Kahauiki Village Gets 3 Million Dollar Donation and Wins Award

Plantation-style community gains more support.


Published:

Time lapse video from Oct. 7th Saturday's Kahauiki Village - Volunteer Project by Hawaii Business Magazine from aio on Vimeo.

 

Kahauiki Village, the plantation-style community that has been home since January to 30 formerly homeless families gained more support this week, both in a big cash donation and an award.

 

The Harry and Jeanette Weinberg Foundation is donating $3 million to support the groundbreaking initiative to create an affordable plantation-style community as long-term housing for Hawai‘i’s homeless families. The $12 million, 13-acre development combines modern tech, such as a solar microgrid, with traditional look-out-for-your-neighbor values.

 

SEE ALSO: What Are We Doing to Fix Hawai‘i’s Homeless Crisis?

 

Kahauiki Village

Photo: Aaron K. Yoshino

 

The foundation’s donation will kick start the next phase of the project, which, when completed, is designed to include 153 homes and about 600 residents.

 

The public-private partnership was the vision of businessman/entrepreneur Duane Kurisu, head of the aio Group (parent company of HONOLULU Magazine).  The community already has classes for residents, links to job opportunities nearby, and a preschool and daycare center that enrolled 20 when it opened in July. More homes, a rec center and garden are all planned.

 

"The Harry and Jeanette Weinberg Foundation's generous contribution will jump start Kahauiki's next phase of development," Kurisu said. "After just seven months, Kahauiki Village is already changing lives and more help is needed."

 

SEE ALSO: This Plantation-Style Village Helps Hawai‘i’s Once Homeless Families

 

Kahauiki Village

Volunteers, from left to right: David Morimoto, Jennifer Oyer (nee Hee), Duane Kurisu, Brian Dote, Cariann Ah Loo and Gina Gelber.
Photo: Jeff Hawe

 

In January, 30 families moved in with tears of joy, happy to be starting a new phase of their lives, with neighbors who help each other with childcare, rides, meals and support. The project is unusual in providing long-term, permanent low-cost housing while most homeless programs only offer transitional, shorter-term programs.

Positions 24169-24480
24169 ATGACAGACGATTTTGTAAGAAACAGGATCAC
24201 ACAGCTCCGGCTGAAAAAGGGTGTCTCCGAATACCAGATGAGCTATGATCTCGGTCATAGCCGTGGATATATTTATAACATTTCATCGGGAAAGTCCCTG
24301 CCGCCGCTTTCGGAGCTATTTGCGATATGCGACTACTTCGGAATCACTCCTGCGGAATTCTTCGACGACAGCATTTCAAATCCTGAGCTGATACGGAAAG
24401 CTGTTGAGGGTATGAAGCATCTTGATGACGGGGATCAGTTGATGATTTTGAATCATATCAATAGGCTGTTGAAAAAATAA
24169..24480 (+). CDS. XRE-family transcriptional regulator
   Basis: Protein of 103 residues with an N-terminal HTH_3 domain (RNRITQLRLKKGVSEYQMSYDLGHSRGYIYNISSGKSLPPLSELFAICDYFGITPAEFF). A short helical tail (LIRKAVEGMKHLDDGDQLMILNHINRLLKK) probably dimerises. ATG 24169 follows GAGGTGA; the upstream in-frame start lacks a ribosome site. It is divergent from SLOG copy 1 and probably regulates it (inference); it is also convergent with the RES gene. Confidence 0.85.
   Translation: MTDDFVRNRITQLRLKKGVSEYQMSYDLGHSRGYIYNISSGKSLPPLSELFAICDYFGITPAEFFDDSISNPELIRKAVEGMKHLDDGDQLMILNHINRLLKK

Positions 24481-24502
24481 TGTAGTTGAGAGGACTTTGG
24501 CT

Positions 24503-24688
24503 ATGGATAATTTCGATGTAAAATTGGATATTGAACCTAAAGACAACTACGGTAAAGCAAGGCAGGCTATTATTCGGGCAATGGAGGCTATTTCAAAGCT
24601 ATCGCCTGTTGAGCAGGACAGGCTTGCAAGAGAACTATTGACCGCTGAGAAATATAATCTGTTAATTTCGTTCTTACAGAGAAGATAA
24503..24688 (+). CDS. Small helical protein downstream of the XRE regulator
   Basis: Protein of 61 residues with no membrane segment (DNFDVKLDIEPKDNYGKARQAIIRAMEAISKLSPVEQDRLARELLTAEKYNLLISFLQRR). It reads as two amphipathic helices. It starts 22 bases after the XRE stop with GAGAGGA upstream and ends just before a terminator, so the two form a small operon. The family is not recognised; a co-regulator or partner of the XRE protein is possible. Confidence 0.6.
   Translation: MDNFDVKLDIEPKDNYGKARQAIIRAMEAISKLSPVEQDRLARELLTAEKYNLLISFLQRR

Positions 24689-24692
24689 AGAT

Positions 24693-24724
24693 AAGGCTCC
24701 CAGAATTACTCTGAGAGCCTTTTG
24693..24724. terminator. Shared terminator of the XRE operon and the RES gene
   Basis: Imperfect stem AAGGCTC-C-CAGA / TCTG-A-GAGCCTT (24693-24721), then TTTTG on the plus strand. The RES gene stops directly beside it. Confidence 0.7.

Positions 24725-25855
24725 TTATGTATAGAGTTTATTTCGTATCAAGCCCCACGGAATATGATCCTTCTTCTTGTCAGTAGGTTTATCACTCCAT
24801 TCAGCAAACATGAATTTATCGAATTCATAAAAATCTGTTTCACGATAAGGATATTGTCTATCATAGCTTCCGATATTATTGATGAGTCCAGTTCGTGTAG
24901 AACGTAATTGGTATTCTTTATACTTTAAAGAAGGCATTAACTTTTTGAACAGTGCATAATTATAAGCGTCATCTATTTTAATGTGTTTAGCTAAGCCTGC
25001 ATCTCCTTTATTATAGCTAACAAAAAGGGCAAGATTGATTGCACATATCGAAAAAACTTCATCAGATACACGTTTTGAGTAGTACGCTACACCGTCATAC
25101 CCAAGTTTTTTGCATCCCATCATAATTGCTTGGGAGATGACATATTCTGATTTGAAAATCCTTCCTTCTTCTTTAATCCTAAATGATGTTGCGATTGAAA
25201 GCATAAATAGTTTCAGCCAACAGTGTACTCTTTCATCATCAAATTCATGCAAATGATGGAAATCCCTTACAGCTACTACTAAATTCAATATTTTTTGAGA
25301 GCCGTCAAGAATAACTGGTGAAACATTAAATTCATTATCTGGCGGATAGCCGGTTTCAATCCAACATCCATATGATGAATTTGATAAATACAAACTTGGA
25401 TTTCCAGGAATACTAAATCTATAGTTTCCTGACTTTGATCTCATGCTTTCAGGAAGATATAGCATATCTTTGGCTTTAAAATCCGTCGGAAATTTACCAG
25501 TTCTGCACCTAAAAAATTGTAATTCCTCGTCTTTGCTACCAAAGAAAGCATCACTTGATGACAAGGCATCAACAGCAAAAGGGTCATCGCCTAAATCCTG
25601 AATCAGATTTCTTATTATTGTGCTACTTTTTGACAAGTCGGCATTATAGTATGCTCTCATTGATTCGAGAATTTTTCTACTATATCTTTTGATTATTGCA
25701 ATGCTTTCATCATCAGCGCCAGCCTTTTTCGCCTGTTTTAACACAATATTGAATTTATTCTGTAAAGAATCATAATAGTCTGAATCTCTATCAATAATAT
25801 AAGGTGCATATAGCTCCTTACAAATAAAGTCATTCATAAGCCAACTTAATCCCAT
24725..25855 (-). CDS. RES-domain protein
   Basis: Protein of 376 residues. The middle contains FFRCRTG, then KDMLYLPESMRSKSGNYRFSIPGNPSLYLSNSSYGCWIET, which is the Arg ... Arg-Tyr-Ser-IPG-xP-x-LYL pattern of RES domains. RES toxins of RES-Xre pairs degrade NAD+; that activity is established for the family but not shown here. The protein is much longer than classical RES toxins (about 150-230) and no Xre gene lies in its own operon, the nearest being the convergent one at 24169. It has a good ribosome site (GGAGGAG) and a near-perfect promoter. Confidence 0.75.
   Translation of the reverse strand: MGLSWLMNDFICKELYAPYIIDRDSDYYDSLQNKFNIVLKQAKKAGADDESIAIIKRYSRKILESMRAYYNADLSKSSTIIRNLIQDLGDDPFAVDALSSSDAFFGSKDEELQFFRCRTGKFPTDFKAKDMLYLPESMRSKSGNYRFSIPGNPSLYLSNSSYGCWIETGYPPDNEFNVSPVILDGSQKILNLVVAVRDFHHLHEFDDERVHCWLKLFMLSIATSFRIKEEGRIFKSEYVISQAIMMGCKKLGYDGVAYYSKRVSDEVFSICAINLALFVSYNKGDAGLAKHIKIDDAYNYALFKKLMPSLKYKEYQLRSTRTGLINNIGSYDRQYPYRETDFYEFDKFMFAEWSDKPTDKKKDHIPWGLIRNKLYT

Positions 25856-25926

The Federal Home Loan Bank of Des Moines this week also announced it has awarded $15,000 to Kahauiki Village, calling it “a first of its kind community in the United States providing long-term affordable housing for homeless families with children on the island of O‘ahu.”

 

A public vote helped encourage the FHLB decision.

 

The award recognizes community partnerships for their support of local economic development and small-business needs. When complete, the village plans to include a preschool, daycare center.

 

This project was nominated by Finance Factors, Central Pacific Bank and Bank of Hawai‘i, Kurisu says he was inspired by a package of stories about homelessness he read in the April 2015 edition of HONOLULU Magazine.

 

SEE ALSO: Photo Essay: What Do You Do When the Homeless Man on the Street is Your Father?

 

For more information on the project, go to kahauiki.org. 

 

 

READ MORE STORIES BY ROBBIE DINGEMAN

 

 

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